Yale, Harvard, UC Berkeley, Colombia, Georgetown, Stanford, Michigan, Duke, Northwestern, and UC Irvine have pulled out of the U.S. News & World Report rankings, a highly influential and controversial tool used by prospective students, employers, and Law School Deans and Council. One central message from Law School is that the rank disincentives programs that support public interest careers champion need-based aid, welcome working-class students into the profession, and disregards advanced degree students. However, paying attention to and solving these issues while supporting marginalized groups is often contingent on the prestige of the Law School (or Programs), compliance with ABA standards, or dean preferences, not rankings.
During my studies in three different law schools, I saw the U.S. News rankings as more informative rather than a decisional factor of which universities had the programs that best fit my academic, professional and personal goals. Moreover, I (as well as many students, lawyers, and academics) view the rankings, and other tools, such as the LSAT and state bar exams, as inaccurate measures of how successful you will be in the profession. Forbes, Niche, Princeton Review, Fulbright Scholars, and Times Higher Education, among others, offer alternative law school rankings to US News providing information from different points of view on what to expect from certain law schools.
The fact that the rank discourages law schools from admitting and providing student aid (i.e., loans, scholarships, stipends) would be accurate in the past as most of the students and attorneys were middle-to-high-income families who put their kids through private or prestigious public schools. A counterargument and good practice of the Ivy League schools is that these provide relief to needy students in emergencies, amend admittance policies, and implement “affirmative action plans.” For instance, during the Muslim ban, the war in Ukraine, COVID, and Hurricane Maria, Ivy League schools provided tuition, housing, and food. This proves that law schools can decide to admit low-income students and provide them with aid without the peer pressure of rankings.
Along those lines, one point that all the law schools should have addressed is the disregard for advanced-degree students under the current U.S. News ranking system. Most law schools focus on the number of J.D. students who enter the workforce but then push aside LL.M. and S.J.D. students. There are some exceptions where LL.M.s get attention because the student graduates prepared in various things: to take the Bar Exam, a specialization, and general US law. Similarly, there are Ph.D. programs that get funding because students are encouraged to pursue academia. I went to law schools that fit those exceptions, and even then, there was an active push for the law school to include LL.M.s and S.J.D.s in “J.D. activities.” For example, the S.J.D. at Indiana University Maurer School of Law allowed me to refine my practitioner skills by doing pro bono hours at the Intellectual Property law clinic, internships, and exploring other subjects in other Schools at I.U. and around the world. In addition, S.J.D.s were included in regular J.D. activities and programs like the Deans’ Council, Faculty Town Hall meetings, Student associations, and law school journals.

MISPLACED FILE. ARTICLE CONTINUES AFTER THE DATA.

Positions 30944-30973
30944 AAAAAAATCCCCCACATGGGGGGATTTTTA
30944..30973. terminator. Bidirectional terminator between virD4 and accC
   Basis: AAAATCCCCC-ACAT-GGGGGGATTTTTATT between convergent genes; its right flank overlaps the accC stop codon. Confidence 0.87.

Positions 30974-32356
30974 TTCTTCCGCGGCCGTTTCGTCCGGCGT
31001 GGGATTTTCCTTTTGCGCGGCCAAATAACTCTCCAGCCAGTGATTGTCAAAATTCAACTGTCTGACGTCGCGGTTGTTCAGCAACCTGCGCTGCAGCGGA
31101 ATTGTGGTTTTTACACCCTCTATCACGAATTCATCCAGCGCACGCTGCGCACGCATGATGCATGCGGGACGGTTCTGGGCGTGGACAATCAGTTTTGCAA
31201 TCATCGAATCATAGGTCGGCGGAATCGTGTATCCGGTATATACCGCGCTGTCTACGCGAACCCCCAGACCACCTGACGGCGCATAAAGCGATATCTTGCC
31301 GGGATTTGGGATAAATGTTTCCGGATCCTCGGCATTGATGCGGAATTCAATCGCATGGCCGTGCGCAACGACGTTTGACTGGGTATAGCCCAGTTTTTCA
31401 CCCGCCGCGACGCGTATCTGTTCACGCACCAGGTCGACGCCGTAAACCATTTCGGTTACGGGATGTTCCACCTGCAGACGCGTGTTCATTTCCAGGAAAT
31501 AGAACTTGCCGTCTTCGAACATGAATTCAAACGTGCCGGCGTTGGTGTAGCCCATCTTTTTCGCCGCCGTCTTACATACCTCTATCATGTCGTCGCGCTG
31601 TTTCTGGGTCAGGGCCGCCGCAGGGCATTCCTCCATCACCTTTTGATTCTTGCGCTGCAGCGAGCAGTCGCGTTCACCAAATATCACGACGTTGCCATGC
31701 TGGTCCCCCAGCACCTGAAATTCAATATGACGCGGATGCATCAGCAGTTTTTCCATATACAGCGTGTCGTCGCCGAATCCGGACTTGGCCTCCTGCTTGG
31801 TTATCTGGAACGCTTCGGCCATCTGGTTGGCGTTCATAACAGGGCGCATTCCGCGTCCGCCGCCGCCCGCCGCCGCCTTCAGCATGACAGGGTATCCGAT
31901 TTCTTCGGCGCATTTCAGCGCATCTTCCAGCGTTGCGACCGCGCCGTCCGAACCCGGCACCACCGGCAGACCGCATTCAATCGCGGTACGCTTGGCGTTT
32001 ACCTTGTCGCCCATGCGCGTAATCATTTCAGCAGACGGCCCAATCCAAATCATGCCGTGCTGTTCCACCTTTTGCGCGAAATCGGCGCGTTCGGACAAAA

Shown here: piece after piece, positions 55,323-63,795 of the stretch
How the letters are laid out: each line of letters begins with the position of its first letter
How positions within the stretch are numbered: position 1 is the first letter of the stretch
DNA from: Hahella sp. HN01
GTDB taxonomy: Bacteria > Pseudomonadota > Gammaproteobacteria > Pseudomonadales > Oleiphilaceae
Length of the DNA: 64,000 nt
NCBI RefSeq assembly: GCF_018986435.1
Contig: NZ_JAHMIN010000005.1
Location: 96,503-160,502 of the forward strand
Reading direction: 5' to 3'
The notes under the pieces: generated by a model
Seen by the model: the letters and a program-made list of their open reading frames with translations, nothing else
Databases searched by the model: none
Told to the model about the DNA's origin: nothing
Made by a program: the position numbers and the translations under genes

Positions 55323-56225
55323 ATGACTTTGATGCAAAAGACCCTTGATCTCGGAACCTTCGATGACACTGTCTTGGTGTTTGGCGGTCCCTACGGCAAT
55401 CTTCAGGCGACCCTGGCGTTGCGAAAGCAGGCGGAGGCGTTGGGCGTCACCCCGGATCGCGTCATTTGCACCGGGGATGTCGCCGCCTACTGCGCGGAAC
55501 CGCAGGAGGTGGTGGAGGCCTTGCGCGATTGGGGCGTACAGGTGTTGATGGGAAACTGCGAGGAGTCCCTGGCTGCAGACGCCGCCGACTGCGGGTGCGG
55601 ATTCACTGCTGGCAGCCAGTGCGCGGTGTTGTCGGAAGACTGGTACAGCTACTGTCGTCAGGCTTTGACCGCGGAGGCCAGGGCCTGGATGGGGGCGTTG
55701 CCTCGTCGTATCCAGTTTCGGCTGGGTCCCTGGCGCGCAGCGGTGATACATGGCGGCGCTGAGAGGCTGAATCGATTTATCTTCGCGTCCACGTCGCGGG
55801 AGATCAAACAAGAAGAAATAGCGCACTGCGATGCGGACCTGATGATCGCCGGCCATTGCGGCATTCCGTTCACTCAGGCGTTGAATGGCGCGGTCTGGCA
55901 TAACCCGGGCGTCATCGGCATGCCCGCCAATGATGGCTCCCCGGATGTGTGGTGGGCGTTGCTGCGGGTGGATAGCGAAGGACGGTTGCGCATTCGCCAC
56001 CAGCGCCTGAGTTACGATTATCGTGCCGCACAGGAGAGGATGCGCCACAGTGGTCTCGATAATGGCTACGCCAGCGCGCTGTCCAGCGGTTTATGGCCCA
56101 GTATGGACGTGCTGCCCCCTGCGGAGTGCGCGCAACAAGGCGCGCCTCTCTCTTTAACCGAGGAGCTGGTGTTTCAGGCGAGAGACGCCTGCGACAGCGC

LL.M. and S.J.D. financing, promotion, and awards are not given little thought if some prestige is involved. This disregard stems from students “disappearing” when embarking on graduate programs because research, work, and family make up their lives instead of the traditional J.D. activities. However, leaving out or classifying LL.M.s and S.J.D.s as unemployed, especially when most of the student body are international students, is discriminatory and highly unfair. Such action tokenizes foreigners and puts them at a disadvantage in their home countries: in some countries, it is deemed shameful to have an “unemployed, gap year”; in turn, foreigners have no other choice than to perpetuate the “brain drain” of students opting to leave their home countries to live in the US. In addition, with most students being foreigners, using a standardized American tool exacerbates the lack of consideration of soft, non-academic, non-professional, and creative skills.
Law school rankings need to be revised along with the issues pointed out, specifically toward graduate students. The rankings and other tools apply a one-size-fits-all calculation on the premise that people will base a crucial decision solely on a score. The issues discussed here need to be considered and revised so law schools fit more into the realities of prospective, current, and graduated students. Although these decisions and revisions take a lot of work, the work should have happened proactively rather than reactively.